The FDA vs. the flash mob: Hard questions as parents demand unproven drugs

Last week the parents of 7-year-old Josh Hardy managed to whip up a media tempest big enough to get the biotech Chimerix ($CMRX) and the FDA to work out a pilot study so that their child could be treated after their compassionate use request was denied, alongside many others. Now the parents of another young boy afflicted by a terrible disease are using some interesting PR tactics in an attempt to achieve a much larger goal: Push the FDA to approve experimental drugs for Duchenne muscular dystrophy (DMD) ahead of pivotal studies in the hope that it could let their young son, Ryan Dunne, live a "healthy life."

The local CBS affiliate in Colorado turned out for a flash mob demonstration yesterday, with protesters chanting Ryan's name and giving his parents a chance to highlight their campaign to get 100,000 signatures together to push the FDA to make unapproved DMD drugs available to a young patient population with no therapies approved for the ultimately lethal muscle-wasting disease. Other parents have been turning out in large groups to give FDA officials an earful on the same point. And the "Race to Yes" campaign today added heat with their own statement backing the petition, which is specifically designed to get an accelerated approval for Sarepta's ($SRPT) eteplirsen. 

"We don't have time to wait for the FDA," says Jennifer Dunne in her appeal at helpryandunne.com. "We need to do it now," says Ryan's father, adding that his son can't wait years for the FDA to act.

"Every day that the FDA stalls, Duchenne takes children's lives," said Tracy Seckler, the parent of a child with DMD, in a statement. "The FDA claims this is a priority, but they've been sending us the same bureaucratic form letter for several months. If they grant accelerated approval, our children could be the first generation of Duchenne patients to survive."

The campaign raises compelling questions. Does the FDA have a responsibility to allow children access to unproven drugs, provided there's evidence of their safety and the possibility of a positive outcome--of any kind? A group of companies, in particular Sarepta, Prosensa ($RNA) and PTC Therapeutics ($PTCT), have all provided some signals from the data that could indicate a benefit. But Sarepta only has data from a tiny study the agency has already questioned, looking to a pivotal study to decide whether the drug really works. Prosensa's drug failed a Phase III study conducted by GlaxoSmithKline ($GSK). PTC's earlier study for DMD also failed. And all three biotechs insist that there are compelling signs that the drugs may work for some of these boys.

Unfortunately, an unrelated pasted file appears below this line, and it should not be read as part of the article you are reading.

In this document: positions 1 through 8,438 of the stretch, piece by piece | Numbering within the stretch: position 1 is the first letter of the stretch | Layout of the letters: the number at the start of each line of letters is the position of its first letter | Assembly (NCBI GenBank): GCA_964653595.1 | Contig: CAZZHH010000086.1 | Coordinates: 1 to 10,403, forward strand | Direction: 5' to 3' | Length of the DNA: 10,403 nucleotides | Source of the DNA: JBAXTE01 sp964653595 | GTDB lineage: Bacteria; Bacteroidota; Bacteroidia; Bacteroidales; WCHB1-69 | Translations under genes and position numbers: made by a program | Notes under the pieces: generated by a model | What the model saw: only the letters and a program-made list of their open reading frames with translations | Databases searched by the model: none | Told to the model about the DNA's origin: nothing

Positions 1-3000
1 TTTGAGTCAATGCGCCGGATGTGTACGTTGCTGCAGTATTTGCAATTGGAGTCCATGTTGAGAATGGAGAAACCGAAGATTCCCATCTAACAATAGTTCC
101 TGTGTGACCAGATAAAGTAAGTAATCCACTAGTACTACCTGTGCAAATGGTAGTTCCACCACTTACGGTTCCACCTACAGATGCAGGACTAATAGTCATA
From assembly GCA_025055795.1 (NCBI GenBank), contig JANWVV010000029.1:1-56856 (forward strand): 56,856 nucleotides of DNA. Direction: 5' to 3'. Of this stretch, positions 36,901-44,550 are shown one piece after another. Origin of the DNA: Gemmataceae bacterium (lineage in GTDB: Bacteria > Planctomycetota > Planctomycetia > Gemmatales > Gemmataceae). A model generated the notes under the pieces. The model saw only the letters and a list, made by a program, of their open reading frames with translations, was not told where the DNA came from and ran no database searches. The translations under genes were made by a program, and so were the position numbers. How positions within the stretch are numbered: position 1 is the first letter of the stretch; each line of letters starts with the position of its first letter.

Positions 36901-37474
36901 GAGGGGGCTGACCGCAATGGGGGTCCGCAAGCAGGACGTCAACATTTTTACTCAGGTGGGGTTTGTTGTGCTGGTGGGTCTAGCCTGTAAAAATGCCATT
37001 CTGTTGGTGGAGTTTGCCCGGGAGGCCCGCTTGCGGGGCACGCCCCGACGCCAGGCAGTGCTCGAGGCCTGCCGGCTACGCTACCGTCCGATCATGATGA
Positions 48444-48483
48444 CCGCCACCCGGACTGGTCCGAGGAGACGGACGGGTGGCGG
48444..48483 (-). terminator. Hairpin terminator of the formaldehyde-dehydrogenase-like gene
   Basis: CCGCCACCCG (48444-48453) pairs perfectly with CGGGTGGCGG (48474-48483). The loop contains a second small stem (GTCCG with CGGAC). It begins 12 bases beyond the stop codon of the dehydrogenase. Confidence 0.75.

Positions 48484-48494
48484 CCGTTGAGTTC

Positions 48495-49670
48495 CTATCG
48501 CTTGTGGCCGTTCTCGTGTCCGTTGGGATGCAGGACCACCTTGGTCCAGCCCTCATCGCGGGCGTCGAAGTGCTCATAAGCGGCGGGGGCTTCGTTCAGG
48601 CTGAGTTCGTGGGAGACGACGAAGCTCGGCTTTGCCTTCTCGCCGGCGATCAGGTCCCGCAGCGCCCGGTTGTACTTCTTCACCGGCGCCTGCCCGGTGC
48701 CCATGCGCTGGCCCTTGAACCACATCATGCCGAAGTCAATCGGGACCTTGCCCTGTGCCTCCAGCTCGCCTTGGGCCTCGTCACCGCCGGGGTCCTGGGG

If the FDA eventually decides to capitulate on this point, the biotechs would have a chance to market drugs to children. That could set up another showdown with restive private payers which may well reject covering drugs that are green-lighted without solid evidence of efficacy, approved under traditional guidelines. And that might leave parents to pay a high cost for unproven medications which may have no more effect on the disease than a placebo.

Parents and children don't want to hear about traditional guidelines when they reflect on what's happening to their child. The public will side with the victims, and that leaves the FDA caught between the high R&D standards it's mandated to uphold and the passions aroused by parents, the victims of disease and protesters.

There are no easy answers here. Just hard questions. -- John Carroll, editor-in-chief (email | Twitter)

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